openurl 
  Title Improved cognitive morning performance in healthy older adults following blue-enriched light exposure on the previous evening Type Journal Article
  Year 2018 Publication Behavioural Brain Research Abbreviated Journal Behav Brain Res  
  Volume (down) 348 Issue Pages 267-275  
  Keywords Human Health  
  Abstract OBJECTIVES: Exposure to light can have acute alerting and circadian phase-shifting effects. This study investigated the effects of evening exposure to blue-enriched polychromatic white (BEL) vs. polychromatic white light (WL) on sleep inertia dissipation the following morning in older adults. METHODS: Ten healthy older adults (average age=63.3 yrs; 6F) participated in a 13-day study comprising three baseline days, an initial circadian phase assessment, four days with 2-h evening light exposures, a post light exposure circadian phase assessment and three recovery days. Participants were randomized to either BEL or WL of the same irradiance for the four evening light exposures. On the next mornings at 2, 12, 22 and 32min after each wake time, the participants completed a 90-s digit-symbol substitution test (DSST) to assess working memory, and objective alertness was assessed using a wake EEG recording. DSST and power density from the wake EEG recordings were compared between the two groups. RESULTS: DSST performance improved with time awake (p<0.0001) and across study days in both light exposure groups (p<0.0001). There was no main effect of group, although we observed a significant day x group interaction (p=0.0004), whereby participants exposed to BEL performed significantly better on the first two mornings after light exposures than participants in WL (post-hoc, p<0.05). On those days, the BEL group showed higher EEG activity in some of the frequency bins in the sigma and beta range (p<0.05) on the wake EEG. CONCLUSION: Exposure to blue-enriched white light in the evening significantly improved DSST performance the following morning when compared to polychromatic white light. This was associated with a higher level of objective alertness on the wake EEG, but not with changes in sleep or circadian timing.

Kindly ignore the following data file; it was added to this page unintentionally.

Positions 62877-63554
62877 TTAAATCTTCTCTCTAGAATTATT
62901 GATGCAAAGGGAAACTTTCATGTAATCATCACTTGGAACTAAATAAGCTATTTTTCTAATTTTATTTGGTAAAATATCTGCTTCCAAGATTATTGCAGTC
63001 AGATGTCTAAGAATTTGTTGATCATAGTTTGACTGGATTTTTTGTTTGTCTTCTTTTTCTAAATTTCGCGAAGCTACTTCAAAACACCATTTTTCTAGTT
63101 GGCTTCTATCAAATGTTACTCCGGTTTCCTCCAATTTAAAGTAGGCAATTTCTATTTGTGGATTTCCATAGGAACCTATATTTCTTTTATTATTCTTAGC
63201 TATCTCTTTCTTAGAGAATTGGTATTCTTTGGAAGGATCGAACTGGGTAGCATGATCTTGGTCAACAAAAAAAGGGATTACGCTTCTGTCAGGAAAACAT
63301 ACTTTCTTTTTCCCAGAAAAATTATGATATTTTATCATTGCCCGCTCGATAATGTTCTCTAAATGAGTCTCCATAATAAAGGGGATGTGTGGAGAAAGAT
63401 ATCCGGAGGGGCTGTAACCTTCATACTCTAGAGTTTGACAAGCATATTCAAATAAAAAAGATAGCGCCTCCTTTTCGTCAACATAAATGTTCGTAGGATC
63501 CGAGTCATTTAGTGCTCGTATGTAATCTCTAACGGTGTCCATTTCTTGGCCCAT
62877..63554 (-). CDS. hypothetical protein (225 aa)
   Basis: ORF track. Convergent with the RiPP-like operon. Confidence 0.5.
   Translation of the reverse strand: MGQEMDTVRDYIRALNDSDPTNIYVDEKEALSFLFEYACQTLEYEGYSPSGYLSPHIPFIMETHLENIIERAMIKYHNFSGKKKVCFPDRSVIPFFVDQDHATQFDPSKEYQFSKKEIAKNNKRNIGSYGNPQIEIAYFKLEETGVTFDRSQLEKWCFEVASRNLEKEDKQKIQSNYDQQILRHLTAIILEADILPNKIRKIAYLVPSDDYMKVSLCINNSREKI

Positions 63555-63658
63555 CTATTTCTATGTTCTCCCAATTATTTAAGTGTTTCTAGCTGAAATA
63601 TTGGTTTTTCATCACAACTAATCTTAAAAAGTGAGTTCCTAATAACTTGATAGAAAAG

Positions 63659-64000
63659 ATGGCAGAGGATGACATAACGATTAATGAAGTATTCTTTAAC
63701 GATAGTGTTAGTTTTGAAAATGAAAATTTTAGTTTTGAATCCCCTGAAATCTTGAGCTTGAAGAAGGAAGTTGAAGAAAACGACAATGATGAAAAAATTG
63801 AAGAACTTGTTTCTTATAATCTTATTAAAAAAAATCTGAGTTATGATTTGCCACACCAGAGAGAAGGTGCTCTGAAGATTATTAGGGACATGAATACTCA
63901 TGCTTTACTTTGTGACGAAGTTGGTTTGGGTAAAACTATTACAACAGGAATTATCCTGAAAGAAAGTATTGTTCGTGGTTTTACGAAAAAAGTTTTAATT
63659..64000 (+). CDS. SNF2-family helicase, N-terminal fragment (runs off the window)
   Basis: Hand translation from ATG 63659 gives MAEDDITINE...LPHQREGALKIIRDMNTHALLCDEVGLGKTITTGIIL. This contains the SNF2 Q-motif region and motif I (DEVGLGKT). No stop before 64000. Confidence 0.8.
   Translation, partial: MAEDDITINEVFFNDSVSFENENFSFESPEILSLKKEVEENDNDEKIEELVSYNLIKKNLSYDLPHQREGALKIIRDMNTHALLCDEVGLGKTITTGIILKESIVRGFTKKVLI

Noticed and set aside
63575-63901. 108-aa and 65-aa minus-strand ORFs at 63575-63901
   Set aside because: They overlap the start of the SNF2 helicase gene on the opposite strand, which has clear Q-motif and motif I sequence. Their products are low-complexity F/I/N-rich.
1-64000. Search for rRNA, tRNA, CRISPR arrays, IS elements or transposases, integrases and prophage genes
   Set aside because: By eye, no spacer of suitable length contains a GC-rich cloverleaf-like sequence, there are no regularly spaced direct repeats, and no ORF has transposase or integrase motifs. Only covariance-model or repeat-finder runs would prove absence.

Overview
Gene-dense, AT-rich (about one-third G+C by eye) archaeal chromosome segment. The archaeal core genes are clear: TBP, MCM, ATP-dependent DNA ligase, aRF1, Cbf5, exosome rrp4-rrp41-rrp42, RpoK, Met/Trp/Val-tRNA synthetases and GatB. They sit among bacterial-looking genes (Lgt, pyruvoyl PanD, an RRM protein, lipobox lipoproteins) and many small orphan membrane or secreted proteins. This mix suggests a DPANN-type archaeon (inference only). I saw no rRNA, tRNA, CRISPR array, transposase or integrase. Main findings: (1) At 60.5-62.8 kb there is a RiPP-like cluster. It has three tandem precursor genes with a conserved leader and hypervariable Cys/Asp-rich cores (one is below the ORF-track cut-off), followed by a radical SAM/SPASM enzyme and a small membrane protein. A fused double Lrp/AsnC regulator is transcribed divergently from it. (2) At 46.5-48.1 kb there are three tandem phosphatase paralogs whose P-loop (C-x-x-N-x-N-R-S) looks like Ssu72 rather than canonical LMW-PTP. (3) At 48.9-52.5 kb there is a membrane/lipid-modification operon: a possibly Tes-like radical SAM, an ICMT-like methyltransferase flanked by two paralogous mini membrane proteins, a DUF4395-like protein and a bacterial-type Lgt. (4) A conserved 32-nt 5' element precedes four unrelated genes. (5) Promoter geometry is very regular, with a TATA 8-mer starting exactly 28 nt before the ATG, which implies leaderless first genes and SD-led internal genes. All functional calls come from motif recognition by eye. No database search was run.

Address Division of Sleep and Circadian Disorders, Brigham and Women's Hospital, Boston, MA, United States; Division of Sleep Medicine, Harvard Medical School, Boston, MA, United States  
  Corporate Author Thesis  
  Publisher Place of Publication Editor  
  Language English Summary Language Original Title  
  Series Editor Series Title Abbreviated Series Title  
  Series Volume Series Issue Edition  
  ISSN 0166-4328 ISBN Medium  
  Area Expedition Conference  
  Notes PMID:29684473 Approved no  
  Call Number GFZ @ kyba @ Serial 1899